A few weekends ago I traveled to Berlin with two of my work friends turned expat travel buddies. We left on Thursday evening and returned Monday morning before work. The flight plans were my doing and as one of them commented, “This trip schedule reeks of eagerness, you’re sucking every last second out of seeing Berlin.” I didn’t disagree with him, that’s exactly what my plan was for our three full days in Germany. Of course I’d prefer to travel for weeks at a time but until I win the lottery or figure out another way to make a living, I’ll make the most of weekends, bank holidays, and vacation time.
I knew very little about Berlin before visiting, so any chance to learn more about the city’s vast history in person made it onto my travel agenda. We stayed near an area called Alexanderplatz which was formerly part of East Berlin. From there we were able to take the S-bahn or U-bahn (Berlin’s overground and underground trains) or walk anywhere we wanted to go.
Our first destination was Checkpoint Charlie, a former crossing gate between East and West Berlin during the Cold War. Nowadays the city has turned it into a site for learning about the Cold War era. There is also a Checkpoint Charlie Museum we paid to visit which documents the various ways people tried to escape East Berlin and the politics and historical events surrounding the wall’s creation and tear-down.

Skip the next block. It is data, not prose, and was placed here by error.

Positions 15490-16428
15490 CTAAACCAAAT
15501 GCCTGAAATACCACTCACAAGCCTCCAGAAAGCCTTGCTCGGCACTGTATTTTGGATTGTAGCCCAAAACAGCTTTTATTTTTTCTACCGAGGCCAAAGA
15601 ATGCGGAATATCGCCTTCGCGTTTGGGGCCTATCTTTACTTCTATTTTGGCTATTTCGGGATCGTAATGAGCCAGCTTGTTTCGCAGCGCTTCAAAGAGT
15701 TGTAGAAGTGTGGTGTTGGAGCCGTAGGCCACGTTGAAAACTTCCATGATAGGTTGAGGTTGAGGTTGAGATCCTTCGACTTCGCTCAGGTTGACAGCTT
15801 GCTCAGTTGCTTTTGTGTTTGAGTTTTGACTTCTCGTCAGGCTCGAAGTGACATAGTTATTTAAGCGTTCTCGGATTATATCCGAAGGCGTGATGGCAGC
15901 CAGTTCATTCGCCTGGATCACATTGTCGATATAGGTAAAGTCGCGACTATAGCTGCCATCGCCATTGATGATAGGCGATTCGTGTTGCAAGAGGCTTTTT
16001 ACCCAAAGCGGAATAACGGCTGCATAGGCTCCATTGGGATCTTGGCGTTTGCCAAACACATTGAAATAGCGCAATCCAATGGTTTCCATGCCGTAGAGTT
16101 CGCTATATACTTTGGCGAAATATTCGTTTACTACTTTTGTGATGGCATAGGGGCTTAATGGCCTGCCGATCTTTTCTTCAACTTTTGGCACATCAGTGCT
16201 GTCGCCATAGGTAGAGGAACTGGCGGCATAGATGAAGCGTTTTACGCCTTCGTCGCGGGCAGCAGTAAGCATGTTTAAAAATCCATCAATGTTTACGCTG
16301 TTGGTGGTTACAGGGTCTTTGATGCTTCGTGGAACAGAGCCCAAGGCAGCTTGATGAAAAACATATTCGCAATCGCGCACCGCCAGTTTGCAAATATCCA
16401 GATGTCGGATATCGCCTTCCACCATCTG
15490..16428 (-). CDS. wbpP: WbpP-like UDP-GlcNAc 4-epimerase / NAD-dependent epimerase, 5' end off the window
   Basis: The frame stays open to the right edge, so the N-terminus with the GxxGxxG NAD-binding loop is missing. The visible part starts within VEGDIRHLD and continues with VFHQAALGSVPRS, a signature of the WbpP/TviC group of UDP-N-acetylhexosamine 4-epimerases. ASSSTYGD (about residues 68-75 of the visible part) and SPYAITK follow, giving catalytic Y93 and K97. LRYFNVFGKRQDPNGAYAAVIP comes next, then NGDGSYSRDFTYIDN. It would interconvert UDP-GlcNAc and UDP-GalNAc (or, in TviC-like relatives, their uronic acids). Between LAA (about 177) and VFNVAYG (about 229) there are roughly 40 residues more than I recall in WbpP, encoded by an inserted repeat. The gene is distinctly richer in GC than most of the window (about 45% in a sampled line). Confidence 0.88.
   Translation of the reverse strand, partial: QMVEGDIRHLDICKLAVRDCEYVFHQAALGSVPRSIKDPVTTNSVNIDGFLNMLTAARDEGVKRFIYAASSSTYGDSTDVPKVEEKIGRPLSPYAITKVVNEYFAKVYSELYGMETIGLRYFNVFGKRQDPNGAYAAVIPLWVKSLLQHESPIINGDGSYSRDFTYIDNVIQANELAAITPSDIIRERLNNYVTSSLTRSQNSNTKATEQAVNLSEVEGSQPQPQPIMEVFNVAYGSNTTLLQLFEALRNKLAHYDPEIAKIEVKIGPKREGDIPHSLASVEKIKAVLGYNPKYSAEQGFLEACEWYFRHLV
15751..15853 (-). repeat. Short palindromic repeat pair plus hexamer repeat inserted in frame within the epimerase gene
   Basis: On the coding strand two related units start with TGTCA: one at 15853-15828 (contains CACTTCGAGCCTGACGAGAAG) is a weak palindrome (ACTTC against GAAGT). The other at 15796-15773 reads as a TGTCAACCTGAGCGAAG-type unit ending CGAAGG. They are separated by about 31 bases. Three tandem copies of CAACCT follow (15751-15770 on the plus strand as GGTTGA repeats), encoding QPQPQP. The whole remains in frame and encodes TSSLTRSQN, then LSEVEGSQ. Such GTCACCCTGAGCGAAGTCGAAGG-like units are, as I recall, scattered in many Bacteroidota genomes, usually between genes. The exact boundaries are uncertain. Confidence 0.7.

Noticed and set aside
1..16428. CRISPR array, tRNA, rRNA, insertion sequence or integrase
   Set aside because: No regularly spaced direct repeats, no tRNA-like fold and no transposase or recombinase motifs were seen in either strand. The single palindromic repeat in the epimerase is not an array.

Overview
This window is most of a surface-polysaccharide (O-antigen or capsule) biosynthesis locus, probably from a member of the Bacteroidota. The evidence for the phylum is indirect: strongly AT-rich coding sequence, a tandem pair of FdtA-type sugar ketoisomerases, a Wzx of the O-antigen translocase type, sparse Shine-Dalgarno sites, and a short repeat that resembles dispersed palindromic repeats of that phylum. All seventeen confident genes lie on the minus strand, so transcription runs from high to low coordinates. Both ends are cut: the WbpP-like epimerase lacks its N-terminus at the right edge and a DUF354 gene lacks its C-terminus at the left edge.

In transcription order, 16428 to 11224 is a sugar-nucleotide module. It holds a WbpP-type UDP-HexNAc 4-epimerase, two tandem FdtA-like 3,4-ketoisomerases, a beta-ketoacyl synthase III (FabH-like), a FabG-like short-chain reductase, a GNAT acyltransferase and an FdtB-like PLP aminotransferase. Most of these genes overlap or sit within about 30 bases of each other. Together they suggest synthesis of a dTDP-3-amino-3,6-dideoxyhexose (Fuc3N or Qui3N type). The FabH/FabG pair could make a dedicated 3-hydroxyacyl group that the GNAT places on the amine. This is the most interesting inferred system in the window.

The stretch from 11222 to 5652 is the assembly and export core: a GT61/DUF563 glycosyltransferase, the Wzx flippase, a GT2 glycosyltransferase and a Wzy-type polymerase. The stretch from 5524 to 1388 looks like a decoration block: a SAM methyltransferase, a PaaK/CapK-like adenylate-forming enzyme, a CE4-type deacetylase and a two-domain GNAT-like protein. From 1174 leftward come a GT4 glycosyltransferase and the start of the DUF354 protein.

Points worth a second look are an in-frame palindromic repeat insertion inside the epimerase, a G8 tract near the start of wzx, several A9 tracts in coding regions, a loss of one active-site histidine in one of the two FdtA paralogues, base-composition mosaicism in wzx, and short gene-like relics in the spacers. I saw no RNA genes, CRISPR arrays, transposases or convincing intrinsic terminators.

After a few hours at the museum we stopped at a coffee shop with free wifi for a rest. One of the guys had the TripAdvisor Berlin app on his cell phone and noticed that the Ritter Sport flagship store was just around the corner. I didn’t have to be told twice, off we went to chocolate heaven.
Newly energized after our coffee + chocolate detour, we walked on. Next up was the Brandenburg Gate, one of the most well-known symbols of the city. It’s in what was formerly West Berlin and is the site of many a presidential speech. Pop culture side note: it’s also near the hotel where Michael Jackson famously held his baby over the balcony.
Just a few minutes from the Brandenburg Gate sits the Reichstag Building, constructed in 1894 but destroyed during WWII and only recently re-established as the meeting place of parliament in 1999.
Next up was the Holocaust Memorial which is comprised of over 2,700 concrete slabs made to represent the disorder and chaos of the human system, but which many people (myself included) think resembles a cemetery. Either way, a powerful reminder of the suffering Jewish people have endured in Germany.
The last destination for our walking tour was Potsdamer Platz, a large square in the city centre that has been renovated and rebuilt since the 1990’s and shows off the modern side of Berlin. Also home to an amazing Christmas Market where I found hot chocolate with wodka (that’s vodka for us non-German speakers) and other food and sweets vendors.
After the excitement of our first day we chose just one major outing for Saturday which combined two tourist activities – a football match AND the 1936 Olympic Stadium. I’m not the world’s biggest soccer fan but I love people watching, and seeing a local sport that’s popular is one of my favorite ways to learn more about the culture.